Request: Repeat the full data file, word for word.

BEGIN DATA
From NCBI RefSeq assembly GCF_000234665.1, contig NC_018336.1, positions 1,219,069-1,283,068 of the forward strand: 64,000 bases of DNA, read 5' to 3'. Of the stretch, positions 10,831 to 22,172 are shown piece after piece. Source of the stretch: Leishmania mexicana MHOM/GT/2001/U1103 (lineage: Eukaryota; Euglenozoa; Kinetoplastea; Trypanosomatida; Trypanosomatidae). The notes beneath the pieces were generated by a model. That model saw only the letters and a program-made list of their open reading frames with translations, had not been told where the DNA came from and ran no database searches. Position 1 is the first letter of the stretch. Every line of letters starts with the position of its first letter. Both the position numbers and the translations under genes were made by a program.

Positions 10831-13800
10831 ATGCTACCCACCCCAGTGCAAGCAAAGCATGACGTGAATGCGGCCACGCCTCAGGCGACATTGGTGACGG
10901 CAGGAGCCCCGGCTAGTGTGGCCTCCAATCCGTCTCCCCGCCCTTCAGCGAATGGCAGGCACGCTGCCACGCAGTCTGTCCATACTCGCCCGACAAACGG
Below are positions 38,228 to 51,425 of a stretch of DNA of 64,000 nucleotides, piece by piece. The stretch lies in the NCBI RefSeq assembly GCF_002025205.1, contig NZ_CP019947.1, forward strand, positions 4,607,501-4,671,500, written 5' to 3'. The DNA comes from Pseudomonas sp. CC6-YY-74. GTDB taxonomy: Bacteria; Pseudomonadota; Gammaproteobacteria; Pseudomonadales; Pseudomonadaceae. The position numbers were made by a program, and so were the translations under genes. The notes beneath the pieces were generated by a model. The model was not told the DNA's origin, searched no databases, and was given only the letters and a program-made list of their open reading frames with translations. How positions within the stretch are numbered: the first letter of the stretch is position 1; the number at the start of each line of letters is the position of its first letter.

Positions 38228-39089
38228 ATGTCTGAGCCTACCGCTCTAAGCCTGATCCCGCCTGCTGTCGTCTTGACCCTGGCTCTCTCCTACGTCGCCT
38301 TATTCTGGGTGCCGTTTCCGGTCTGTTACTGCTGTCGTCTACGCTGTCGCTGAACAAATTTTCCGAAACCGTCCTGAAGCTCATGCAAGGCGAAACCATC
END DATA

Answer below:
From NCBI RefSeq assembly GCF_000234665.1, contig NC_018336.1, positions 1,219,069-1,283,068 of the forward strand: 64,000 bases of DNA, read 5' to 3'. Of the stretch, positions 10,831 to 22,172 are shown piece after piece. Source of the stretch: Leishmania mexicana MHOM/GT/2001/U1103 (lineage: Eukaryota; Euglenozoa; Kinetoplastea; Trypanosomatida; Trypanosomatidae). The notes beneath the pieces were generated by a model. That model saw only the letters and a program-made list of their open reading frames with translations, had not been told where the DNA came from and ran no database searches. Position 1 is the first letter of the stretch. Every line of letters starts with the position of its first letter. Both the position numbers and the translations under genes were made by a program.

Positions 10831-13800
10831 ATGCTACCCACCCCAGTGCAAGCAAAGCATGACGTGAATGCGGCCACGCCTCAGGCGACATTGGTGACGG
10901 CAGGAGCCCCGGCTAGTGTGGCCTCCAATCCGTCTCCCCGCCCTTCAGCGAATGGCAGGCACGCTGCCACGCAGTCTGTCCATACTCGCCCGACAAACGG
Below are positions 38,228 to 51,425 of a stretch of DNA of 64,000 nucleotides, piece by piece. The stretch lies in the NCBI RefSeq assembly GCF_002025205.1, contig NZ_CP019947.1, forward strand, positions 4,607,501-4,671,500, written 5' to 3'. The DNA comes from Pseudomonas sp. CC6-YY-74. GTDB taxonomy: Bacteria; Pseudomonadota; Gammaproteobacteria; Pseudomonadales; Pseudomonadaceae. The position numbers were made by a program, and so were the translations under genes. The notes beneath the pieces were generated by a model. The model was not told the DNA's origin, searched no databases, and was given only the letters and a program-made list of their open reading frames with translations. How positions within the stretch are numbered: the first letter of the stretch is position 1; the number at the start of each line of letters is the position of its first letter.

Positions 38228-39089
38228 ATGTCTGAGCCTACCGCTCTAAGCCTGATCCCGCCTGCTGTCGTCTTGACCCTGGCTCTCTCCTACGTCGCCT
38301 TATTCTGGGTGCCGTTTCCGGTCTGTTACTGCTGTCGTCTACGCTGTCGCTGAACAAATTTTCCGAAACCGTCCTGAAGCTCATGCAAGGCGAAACCATC